Sunday, March 26, 2006

Protest Babes + Protest Cat

Samizdata has pictures from a free-speech rally at Trafalgar Square.

Past protest babes:
Cedar Revolution in Lebanon 1 2 3 4
Women's Suffrage in Kuwait 1 2
Orange Revolution in Ukraine 1 2 3

Saturday, March 11, 2006

Giorgione, Manet, Vanity Fair, titillation, duality, and pears

In this post, neo-neocon discusses how the Vanity Fair photo is a descendant of the Manet painting just below, and of the earlier Giorgione painting further below:

So, here we have an interesting trajectory: from Giorgione's allegory in which the sexuality is a subtext, although still present; through Manet's shocking modernized grouping that refers back to those earlier nudes, but shorn of any pretense of classicism except as a facile reference point. Then, on to the modern photo that is sold on newsstands and overtly meant to titillate, and which has only a vague and very hidden reference to its predecessors. But to me, all three works stand in an unbroken line, and even the last refers all the way back to the first.

The paintings and the photo remind me of the dual sensibilities of woman. In the Manet, the robed woman in the meadow reminds of Milo Kundera's account of Karel's mother, and the pears and the tanks. Kundera is the author of The Unbearable Lightness of Being(also credit neo-neocon for first pointing to this Kundera passage):

One night, for example, the tanks of a huge neighboring country came and occupied their country [a reference to the 1968 Russian invasion of Czechoslovakia]. The shock was so great, so terrible, that for a long time no one could think about anything else. It was August, and the pears in their garden were nearly ripe. The week before, Mother had invited the local pharmacist to come and pick them. He never came, never even apologized. The fact that Mother refused to forgive him drove Karel and Marketa crazy. Everybody's thinking about tanks, and all you can think about is pears, they yelled. And when shortly afterwards they moved away, they took the memory of her pettiness with them.

But are tanks really more important than pears? As time passed, Karel realized that the answer was not so obvious as he had once thought, and he began sympathizing secretly with Mother's perspective--a big pear in the foreground and somewhere off in the distance a tank, tiny as a ladybug, ready at any moment to take wing and disappear from sight. So Mother was right after all: tanks are mortal, pears eternal.
I intend to write about the pears and the tanks, someday. I wish I was more attracted to the "eternal" pears, but I am not. I suspect being less attracted to the pears is a form of denying reality, and of having a complaint against God. I suspect it's a rebellion against God's design. However, it is a perplexing question. Maybe men are hardwired to like the excitement of the tanks.

Update, July 2008:
I'm a different person, now, than when I wrote this in March, 2006. I am more interested in the pears than I used to be - although: world events still fascinate. I comprehend and understand world events better than I did even 5 years ago. Still: the pears are my life. I cannot control the tanks.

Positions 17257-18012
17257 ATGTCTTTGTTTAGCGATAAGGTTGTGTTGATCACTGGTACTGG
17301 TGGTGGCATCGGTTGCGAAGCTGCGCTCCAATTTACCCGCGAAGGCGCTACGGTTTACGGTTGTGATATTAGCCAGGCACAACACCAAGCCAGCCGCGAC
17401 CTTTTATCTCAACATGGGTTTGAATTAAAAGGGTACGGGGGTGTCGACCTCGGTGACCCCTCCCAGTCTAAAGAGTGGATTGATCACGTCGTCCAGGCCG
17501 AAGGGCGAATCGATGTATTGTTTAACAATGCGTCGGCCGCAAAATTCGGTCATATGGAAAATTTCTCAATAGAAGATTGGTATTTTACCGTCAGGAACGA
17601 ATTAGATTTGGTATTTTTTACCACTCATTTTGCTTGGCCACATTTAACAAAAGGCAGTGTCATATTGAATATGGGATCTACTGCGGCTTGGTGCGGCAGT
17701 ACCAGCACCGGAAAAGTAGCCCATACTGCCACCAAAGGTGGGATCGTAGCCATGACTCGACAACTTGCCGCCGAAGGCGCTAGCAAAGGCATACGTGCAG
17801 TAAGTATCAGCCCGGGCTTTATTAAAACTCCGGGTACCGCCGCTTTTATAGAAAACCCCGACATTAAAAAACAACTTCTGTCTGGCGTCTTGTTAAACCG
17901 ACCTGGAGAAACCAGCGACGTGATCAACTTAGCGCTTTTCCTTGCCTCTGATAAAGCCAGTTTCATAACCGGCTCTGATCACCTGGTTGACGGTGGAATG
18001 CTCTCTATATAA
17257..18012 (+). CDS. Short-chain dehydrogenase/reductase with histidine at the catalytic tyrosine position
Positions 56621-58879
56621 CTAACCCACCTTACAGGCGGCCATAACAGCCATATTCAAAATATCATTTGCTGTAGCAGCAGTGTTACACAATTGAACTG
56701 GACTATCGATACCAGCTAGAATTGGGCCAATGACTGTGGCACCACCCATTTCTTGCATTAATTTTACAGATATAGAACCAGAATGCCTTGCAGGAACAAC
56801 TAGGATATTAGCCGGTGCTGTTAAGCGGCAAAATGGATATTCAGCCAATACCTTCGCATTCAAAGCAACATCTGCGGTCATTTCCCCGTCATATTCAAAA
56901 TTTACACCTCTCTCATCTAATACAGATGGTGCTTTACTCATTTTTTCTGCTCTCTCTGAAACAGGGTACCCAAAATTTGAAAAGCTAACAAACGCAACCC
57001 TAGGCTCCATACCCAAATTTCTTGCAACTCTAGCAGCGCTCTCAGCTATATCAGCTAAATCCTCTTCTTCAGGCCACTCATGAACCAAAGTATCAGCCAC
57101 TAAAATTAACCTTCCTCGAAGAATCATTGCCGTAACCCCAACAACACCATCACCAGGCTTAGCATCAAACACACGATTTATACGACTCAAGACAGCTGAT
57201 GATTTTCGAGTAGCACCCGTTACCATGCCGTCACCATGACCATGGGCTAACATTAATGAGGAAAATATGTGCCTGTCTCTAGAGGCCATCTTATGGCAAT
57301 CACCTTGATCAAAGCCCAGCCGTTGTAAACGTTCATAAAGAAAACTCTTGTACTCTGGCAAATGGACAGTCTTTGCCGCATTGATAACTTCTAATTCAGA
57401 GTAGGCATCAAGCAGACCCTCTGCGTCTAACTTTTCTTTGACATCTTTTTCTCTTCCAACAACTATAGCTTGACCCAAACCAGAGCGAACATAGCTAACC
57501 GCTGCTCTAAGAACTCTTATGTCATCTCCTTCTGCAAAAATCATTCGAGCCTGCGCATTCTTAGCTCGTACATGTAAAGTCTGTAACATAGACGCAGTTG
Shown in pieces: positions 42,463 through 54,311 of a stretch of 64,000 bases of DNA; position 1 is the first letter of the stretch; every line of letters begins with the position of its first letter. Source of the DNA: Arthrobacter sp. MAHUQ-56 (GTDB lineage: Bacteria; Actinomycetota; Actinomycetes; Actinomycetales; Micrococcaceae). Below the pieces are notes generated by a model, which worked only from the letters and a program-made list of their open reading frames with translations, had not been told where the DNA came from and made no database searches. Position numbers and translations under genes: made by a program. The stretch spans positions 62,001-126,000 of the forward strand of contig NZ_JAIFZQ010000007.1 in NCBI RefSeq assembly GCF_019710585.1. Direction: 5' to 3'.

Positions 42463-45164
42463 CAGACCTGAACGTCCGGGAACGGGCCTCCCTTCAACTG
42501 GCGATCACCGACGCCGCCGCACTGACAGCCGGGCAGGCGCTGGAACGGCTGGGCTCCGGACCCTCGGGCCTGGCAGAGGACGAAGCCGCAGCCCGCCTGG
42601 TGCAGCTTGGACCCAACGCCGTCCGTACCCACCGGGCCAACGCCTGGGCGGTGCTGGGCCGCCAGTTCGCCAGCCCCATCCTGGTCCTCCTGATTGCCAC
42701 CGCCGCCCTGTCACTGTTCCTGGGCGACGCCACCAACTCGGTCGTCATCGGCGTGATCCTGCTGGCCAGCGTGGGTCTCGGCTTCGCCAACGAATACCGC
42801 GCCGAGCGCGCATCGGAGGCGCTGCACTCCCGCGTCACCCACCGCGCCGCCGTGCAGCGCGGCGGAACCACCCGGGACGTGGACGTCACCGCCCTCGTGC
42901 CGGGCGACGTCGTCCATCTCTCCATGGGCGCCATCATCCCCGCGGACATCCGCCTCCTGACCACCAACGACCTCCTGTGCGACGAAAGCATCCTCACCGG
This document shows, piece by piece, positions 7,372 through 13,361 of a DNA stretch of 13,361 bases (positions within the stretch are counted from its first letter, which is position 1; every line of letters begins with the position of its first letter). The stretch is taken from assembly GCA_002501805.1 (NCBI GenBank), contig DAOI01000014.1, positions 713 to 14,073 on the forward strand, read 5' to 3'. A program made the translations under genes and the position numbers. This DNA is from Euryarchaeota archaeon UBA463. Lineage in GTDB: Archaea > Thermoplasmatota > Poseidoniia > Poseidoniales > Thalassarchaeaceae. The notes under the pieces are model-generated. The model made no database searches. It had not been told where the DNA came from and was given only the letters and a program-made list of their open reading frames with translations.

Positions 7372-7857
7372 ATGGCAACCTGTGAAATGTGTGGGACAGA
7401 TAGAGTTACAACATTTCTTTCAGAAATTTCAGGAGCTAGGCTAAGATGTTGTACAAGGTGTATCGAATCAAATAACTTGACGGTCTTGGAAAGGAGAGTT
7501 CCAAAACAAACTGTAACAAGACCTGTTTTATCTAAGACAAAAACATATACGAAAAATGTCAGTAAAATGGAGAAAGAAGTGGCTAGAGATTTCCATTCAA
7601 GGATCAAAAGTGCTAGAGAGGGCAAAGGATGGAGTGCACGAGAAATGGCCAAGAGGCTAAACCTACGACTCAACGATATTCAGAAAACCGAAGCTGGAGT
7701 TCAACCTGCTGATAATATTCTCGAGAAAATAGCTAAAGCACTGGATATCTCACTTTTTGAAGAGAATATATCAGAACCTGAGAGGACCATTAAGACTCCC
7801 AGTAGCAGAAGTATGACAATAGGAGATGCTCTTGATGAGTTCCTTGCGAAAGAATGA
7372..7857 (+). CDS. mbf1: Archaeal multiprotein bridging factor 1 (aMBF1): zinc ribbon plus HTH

Friday, March 10, 2006

Don't Blame Me For What You Are

An interesting thing about the blogosphere: if you blog, and if you comment at other blogs, you will be ripped by emailers and commenters. I suspect the blogosphere must especially attract people who get a jolt from the hurt feelings of others. In real life, their acquaintances and their relatives must flee at their approach. But the blogosphere is their nirvana. The blogosphere is their crack cocaine.

What you soon enough notice, when you're commenting in a blog, is just how much some people are living in fantasy worlds. You can even recognize - because is is so obvious and blatant - some denial, projection, displacement, and narcissism; and you can observe how those things infringe upon reality.

If you're like me, you come to trust your own reasoning more and more, and your own grasp of reality more and more. It's been a growing-up experience for me. Three years ago, when I commented at a blog, I could not help desiring that other commenters would appreciate my comment, and I could not help being somewhat devastated when they did not. I still hope other commenters will appreciate my contributions, but now I am completely undevastated when they do not. In fact, I couldn't care less. When occasion arises: I'm perfectly willing to admit to illogical or uninformed thinking, then publicly change my opinion. I'm confident of my IQ and wisdom. Both are certainly surpass-able by many people, and I'm fine with that. And I truly don't care about whatever the delusional and the narcissistic and the otherwise goofy can dream up to say.

Now, that's a big deal for me, because I have cared about that stuff for almost all my life - up until about two years or so ago, when it finally dawned that I was in many instances wiser than the delusional, the overtly narcissistic, and the goofy. I'm very grateful that realization finally, honestly and truly, dawned in me. It's a big step forward. I've been thinking about that step forward a lot lately, probably because I've been noticing how the barbs coming my direction have been making absolutely zero impact. When you are confident in who you are, and in your strengths, and in your limitations, it's like a deflector shield against meaningless manure. Barbs  bounce away - maybe even faster than they came in, with no effort needed on my part to aid the bouncing.

I started commenting, about eight months ago, at a blog written and frequented mostly by Canadians. It is filled with commenters who believe the vast majority of Christians and conservatives are evil, and who believe the vast majority of Christians and conservatives have nefarious motives for their actions. The blogger is very smart, and is a decent guy, and even has some conservative leanings, but he also buys into the construct that Christians and "American-type" conservatives are evil people with nefarious motives. For the entire time I've been there, I've been the only person on that blog who disagreed with the "evil and nefarious" construct.